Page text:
Stevus.com

Steven Wright

Written by Steven Wright who lives and works in Sacramento building useful things.

College PC Refresh Project

Sat May 23 2020

Before going to college, I saved up some money to do my first PC build, back when that was a thing and becoming popular with nerds.

My goal was to build a PC meant for gaming in the dorms since I was anticipating a heavy gaming community, which was pretty accurate.

That was back in 2002 when the parts I bought were nearly top of the line. I actually was able to find notes on what I used and the machine had a Pentium 4 3.2GHz CPU along with and ASUS P4C800 Deluxe motherboard, along with 4 x 1GB of PC3200 DDR memory, and a GeForce 4800 Ti 4800. I was very proud of this build when it came off the assembly line in my bedroom. If I remember correctly, all of the parts ran around ~$2,000 at Frys Electronics.

However, time took its toll, and I was forced to make some “upgrades” to it which really just meant fixing things to make it work so I could edit Word documents. Even Fry’s Electronics doesn’t exist anymore in the same fashion it did back in the early 2000’s. Everything now is NewEgg or Amazon, along with PC PartPicker.

Since the machine had suffered from years of neglect, the motherboard and CPU had gone out, and I was too cheap to buy new equipment in the same price bracket as the former components.

Basically what exists now is the bare minimum to run: a Celeron D CPU and an Abit IS-10 motherboard with 2 * 512MB PC2700 DDR memory.

Now that it’s 2020 and these parts are woefully underpowered, I’ve since had the idea to repurpose this machine to be a media server or something that can function with minimal CPU utilization.

Intel Celeron 2.66GHz 256K cache 533MHz FSB CPU

I’m not going to be breaking any speed records with this thing.

dirty cpu 1

This thing has sat in a closet or in the garage for years, and I think I’ve maybe turned it on 2 or 3 times since 2008? The CPU thermal paste is solid. Good thing I didn’t try to start it up. I’ll definitely have to add new paste before I try to use this again.

dirty cpu 2

Intel Socket 478 HeatSink Cooler Fan

The stock Intel CPU cooler was in pretty good shape, and just needed to be cleaned up. I also had to scrape off the old CPU thermal paste. I ended up breaking one of the clips on this thing at some point so I’ll either have to find a way to glue the broken pieces back together or, shrug, buy another one.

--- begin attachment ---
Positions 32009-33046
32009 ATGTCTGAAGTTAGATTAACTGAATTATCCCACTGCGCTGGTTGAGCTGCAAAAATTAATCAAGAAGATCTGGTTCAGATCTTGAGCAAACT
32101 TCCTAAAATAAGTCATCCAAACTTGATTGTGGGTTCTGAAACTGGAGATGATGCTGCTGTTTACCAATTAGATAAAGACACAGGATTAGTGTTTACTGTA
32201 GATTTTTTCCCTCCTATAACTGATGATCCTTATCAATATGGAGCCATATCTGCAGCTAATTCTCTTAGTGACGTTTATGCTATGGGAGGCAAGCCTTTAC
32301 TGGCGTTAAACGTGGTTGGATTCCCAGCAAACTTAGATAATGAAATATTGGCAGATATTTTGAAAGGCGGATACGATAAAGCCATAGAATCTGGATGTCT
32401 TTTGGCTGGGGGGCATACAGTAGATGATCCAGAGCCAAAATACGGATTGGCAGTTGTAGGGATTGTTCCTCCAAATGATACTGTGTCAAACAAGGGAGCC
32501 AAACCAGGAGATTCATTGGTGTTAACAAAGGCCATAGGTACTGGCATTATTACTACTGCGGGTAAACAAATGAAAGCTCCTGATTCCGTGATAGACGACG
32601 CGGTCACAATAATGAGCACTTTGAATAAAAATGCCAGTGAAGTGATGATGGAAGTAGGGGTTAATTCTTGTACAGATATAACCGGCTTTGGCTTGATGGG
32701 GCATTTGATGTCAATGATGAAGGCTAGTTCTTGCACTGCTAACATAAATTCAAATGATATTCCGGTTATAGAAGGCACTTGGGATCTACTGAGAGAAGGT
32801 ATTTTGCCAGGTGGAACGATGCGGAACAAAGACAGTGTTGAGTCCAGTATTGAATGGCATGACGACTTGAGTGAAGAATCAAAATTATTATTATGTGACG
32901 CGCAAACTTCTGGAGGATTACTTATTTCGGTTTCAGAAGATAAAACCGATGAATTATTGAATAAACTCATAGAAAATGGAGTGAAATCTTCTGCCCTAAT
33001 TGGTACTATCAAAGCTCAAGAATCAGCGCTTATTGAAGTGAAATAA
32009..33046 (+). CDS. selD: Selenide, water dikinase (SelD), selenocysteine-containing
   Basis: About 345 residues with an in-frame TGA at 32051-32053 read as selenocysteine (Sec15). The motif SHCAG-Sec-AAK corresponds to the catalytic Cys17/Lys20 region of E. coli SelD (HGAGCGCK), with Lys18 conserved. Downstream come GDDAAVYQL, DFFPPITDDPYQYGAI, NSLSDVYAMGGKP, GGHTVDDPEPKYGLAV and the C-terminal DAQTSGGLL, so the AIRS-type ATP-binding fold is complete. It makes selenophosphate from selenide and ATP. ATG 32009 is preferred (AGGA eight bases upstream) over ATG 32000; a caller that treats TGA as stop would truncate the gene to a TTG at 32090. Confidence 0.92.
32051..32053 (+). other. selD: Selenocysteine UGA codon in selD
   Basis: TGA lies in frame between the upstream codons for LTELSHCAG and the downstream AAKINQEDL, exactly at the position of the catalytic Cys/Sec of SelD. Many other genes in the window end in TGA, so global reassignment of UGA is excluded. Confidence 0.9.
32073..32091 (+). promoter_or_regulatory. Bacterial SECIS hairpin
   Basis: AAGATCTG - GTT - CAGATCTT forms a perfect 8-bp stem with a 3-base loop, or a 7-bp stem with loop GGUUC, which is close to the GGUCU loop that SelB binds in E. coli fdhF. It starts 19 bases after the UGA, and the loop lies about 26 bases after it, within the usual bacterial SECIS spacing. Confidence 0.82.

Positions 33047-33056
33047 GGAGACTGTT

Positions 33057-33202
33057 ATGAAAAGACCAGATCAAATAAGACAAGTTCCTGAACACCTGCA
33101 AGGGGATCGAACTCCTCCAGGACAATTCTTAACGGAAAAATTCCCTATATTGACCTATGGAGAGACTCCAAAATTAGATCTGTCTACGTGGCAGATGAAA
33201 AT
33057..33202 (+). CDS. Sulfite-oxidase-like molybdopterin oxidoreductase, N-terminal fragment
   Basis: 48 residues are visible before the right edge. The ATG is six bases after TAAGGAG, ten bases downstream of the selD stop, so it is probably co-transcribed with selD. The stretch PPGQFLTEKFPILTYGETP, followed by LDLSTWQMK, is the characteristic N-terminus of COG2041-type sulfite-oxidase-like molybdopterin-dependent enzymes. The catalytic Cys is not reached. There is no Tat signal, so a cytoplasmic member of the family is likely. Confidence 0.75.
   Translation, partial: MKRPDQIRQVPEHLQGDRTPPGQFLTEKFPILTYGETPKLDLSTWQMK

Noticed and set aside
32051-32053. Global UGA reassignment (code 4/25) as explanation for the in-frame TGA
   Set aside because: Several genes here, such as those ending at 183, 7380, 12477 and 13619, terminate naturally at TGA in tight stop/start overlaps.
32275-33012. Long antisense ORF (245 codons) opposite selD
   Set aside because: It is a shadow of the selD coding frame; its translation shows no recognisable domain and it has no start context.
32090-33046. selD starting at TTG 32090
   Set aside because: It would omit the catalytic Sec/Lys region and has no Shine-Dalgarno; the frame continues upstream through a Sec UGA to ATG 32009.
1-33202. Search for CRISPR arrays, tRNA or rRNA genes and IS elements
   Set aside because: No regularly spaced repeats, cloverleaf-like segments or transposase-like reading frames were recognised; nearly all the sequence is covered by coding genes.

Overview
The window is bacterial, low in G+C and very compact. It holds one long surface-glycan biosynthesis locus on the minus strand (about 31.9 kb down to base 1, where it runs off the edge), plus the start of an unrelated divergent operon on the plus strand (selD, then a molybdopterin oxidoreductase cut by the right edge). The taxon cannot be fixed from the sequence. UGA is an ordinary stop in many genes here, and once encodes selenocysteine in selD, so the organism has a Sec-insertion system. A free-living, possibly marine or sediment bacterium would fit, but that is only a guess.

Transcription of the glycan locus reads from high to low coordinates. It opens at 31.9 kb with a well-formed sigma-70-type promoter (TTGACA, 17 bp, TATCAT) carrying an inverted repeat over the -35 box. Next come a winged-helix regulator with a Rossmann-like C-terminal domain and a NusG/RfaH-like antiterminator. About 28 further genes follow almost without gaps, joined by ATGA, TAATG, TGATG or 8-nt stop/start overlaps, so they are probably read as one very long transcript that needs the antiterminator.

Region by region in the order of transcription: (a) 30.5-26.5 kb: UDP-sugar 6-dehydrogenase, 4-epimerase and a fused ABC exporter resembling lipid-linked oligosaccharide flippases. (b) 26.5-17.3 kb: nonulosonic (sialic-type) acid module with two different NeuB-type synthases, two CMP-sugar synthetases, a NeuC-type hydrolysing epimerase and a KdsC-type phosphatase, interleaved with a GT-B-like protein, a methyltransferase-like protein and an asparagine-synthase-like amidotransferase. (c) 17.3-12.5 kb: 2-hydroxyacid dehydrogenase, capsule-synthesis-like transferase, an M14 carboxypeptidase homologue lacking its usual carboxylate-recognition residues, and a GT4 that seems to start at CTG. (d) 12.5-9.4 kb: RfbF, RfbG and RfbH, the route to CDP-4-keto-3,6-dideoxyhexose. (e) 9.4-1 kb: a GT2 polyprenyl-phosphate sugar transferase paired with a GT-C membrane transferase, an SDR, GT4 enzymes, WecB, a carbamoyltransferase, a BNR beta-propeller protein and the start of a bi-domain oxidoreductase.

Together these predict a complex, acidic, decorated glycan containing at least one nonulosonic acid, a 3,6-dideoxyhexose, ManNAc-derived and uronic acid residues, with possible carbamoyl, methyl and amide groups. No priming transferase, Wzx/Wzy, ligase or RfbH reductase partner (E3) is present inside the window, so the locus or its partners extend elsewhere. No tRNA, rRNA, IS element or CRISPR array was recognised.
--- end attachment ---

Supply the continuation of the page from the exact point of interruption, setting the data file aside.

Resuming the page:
cpu cooler

Western Digital 100GB HDD

The 100GB HDD I had with this thing is still hopefully good and doesn’t have any bad sectors. It looks to be in good shape.

hdd

ABit IS-10 Motherboard

With basic CPUs come basic motherboards. This beast is an actually a MicroATX board and doesn’t use all the right standoffs, so it wobbles everywhere =/. Sadly I don’t think I wanna go down the road of finding an old motherboard to support a Celeron.

mobo

Corsair 512MB DDR 333MHz Memory

No that isn’t a typo, it’s actually just “DDR” =(. 512MB of memory isn’t going to get me very far, so I imagine I’ll have to order more. The Abit motherboard supported a max of 2GB so I’ll go on eBay and pick some up.

memory

Bestec 250W 12v ATX Power Supply

Upon testing the power supply, it made some clicking noises and failed to power a simple case fan so I can reliably say this thing is fried. At 250W anyways, who cares. I’ll go pick one up from Amazon for $15 and hope nothing else breaks =/.

This is also a 20 pin ATX power supply and most of the ATX ones out there now are 24 pin, so I need to find one that has a 20+4 pin configuration.

psu

Radeon 7000 64Mb Graphics Card

Not sure what happened to the GeForce card…

video

React Component Development Studio

Sun Nov 10 2019

It’s easier for developers to work on their new component in isolation. We have some UI elements where, if you want to see the “real” version on the site, then you have to do a bunch of steps (like log in, pick this option, go to this step, etc etc). That gets annoying when you have to repeat the process to test every single change. Much faster to just look at Storybook which shows the component in every possible state.

Doing so encourages better code quality, like components that are well encapsulated. Without Storybook, we saw more devs writing React components that were not very reusable. (one example, I saw a React component that was directly using window.location.search instead of taking that as a prop). If devs write the component in Storybook first, then that tends to make it more reusable.

That being said, if you’re a solo developer, I don’t know if it’s really worth the extra time investment to do something like this in the first place. However, it is a fulfilling process to complete if you’ve got a project you’re really passionate about.

I’d like to go over a few choices I investigated when trying to plan a component development solution of my own.

Homegrown

I initially started out building my own, but I quickly realized it was like developing another application just to manage the components for your actual application. It felt like it would get me a little bit of progress up front, but eventually would become unmaintainable and I’d stop using the tool.